Monday, June 3, 2013

Form as Morphological

This is a snippet of something that I've been translating from French for publication. Sadly, it won't come out for years, but this passage expresses what I have been saying about process metaphysics in relation to phenomenology for years.


"In order to do this [respond to the antinomy of structure], I have developed the following ideas.
1.         The semiotic layer of sense is not autonomous. It is rooted partly in the morphological structuring of the natural world and partly in the body itself in perception and action (vision, kinesthesia, proprioception, comportment to ethological sense, etc.).
2.         The dependence of sense on the natural world can only be comprehended if the natural world proceeds from a morphological organization to which we could have, as an animal species, ecologically and ethologically adapted ourselves (in Gibson’s sense) and as an Umwelt. Accessible to animals, one such organization is synthetic, perceptive, dynamic, and morphological in a Gestaltist sense. The theoretical implication is that structural approaches become dependent upon theories of form in a dynamic and morphological sense.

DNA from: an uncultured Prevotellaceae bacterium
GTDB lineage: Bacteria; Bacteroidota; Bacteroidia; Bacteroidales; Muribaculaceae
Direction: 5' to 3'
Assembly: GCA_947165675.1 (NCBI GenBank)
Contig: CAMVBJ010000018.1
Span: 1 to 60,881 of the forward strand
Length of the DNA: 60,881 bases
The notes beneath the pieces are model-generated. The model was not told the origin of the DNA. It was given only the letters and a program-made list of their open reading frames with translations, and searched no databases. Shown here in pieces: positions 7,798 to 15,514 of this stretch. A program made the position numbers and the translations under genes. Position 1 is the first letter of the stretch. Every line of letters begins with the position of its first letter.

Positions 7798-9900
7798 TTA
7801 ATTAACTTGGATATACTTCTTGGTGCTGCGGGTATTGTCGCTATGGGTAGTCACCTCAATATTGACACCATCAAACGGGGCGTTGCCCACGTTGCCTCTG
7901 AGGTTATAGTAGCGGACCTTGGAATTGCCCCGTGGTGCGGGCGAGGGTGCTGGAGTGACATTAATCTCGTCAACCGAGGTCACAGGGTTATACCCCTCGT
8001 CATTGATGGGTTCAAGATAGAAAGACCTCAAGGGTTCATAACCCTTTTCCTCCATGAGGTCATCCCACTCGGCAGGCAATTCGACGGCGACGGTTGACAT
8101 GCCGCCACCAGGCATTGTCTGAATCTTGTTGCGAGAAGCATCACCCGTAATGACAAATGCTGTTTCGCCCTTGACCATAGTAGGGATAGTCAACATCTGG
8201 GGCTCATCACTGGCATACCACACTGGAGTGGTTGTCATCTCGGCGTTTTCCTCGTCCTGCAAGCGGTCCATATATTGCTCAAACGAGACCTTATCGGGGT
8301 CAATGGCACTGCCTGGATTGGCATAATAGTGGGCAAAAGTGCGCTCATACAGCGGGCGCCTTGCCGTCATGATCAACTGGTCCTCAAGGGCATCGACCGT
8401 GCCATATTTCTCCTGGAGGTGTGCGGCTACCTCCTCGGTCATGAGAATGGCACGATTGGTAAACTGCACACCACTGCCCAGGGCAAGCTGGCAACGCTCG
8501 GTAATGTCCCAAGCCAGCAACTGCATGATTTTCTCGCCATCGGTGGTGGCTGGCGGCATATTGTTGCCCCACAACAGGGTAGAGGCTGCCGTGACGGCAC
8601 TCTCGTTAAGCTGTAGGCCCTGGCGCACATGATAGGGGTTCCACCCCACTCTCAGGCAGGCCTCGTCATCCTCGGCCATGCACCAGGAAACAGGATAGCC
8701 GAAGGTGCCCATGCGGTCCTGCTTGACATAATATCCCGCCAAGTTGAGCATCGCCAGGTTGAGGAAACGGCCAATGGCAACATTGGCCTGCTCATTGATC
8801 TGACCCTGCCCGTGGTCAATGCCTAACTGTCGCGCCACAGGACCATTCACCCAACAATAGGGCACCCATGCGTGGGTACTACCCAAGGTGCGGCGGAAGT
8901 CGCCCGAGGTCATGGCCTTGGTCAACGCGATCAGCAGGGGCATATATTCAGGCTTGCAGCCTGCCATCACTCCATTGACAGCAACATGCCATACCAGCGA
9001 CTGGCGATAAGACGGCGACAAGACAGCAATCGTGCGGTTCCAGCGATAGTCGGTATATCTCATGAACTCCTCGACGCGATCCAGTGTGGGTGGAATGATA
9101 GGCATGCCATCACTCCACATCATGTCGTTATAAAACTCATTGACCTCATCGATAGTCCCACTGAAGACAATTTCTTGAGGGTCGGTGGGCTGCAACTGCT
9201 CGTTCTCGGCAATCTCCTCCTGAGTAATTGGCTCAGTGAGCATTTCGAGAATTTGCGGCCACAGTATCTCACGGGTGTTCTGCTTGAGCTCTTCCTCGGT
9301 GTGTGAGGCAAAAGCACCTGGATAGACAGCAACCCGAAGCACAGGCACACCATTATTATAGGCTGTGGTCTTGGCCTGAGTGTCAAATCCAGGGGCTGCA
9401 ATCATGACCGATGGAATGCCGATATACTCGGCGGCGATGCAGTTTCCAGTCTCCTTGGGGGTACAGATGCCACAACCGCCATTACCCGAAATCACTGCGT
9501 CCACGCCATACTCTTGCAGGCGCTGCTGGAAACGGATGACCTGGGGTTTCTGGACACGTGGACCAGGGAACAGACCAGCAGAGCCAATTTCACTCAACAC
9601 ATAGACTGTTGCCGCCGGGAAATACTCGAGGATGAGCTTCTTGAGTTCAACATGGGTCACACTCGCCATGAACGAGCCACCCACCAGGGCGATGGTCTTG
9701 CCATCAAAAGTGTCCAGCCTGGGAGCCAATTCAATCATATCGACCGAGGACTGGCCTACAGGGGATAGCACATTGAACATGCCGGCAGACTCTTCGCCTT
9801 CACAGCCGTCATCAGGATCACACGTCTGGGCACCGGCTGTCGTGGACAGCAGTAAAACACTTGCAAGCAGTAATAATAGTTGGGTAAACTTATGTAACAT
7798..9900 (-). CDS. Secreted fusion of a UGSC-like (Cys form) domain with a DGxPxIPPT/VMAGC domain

3.         The structural concept of form must be replaced by a genetic concept of form as emergent self-organization. The response to the dialectical antimony of structure is that form is the phenomenon of the organization of matter, which is to say the phenomenon of substance."

"Form" in my sense is "morphological" and temporal. For identity to be temporal, it can only be determined by including a principle of change, of natural development. Elsewhere, the author uses the term "entelechies" just as I do. Hence, and jumping way forward, a conscious experience is a phenomenological semiotic response to a simultaneous underlying natural semiotic.

Well after my dissertation, I wish I had discovered the biosemiotic crowd sooner, where everything that is alien to many philosophers is just taken as a given with that crowd.

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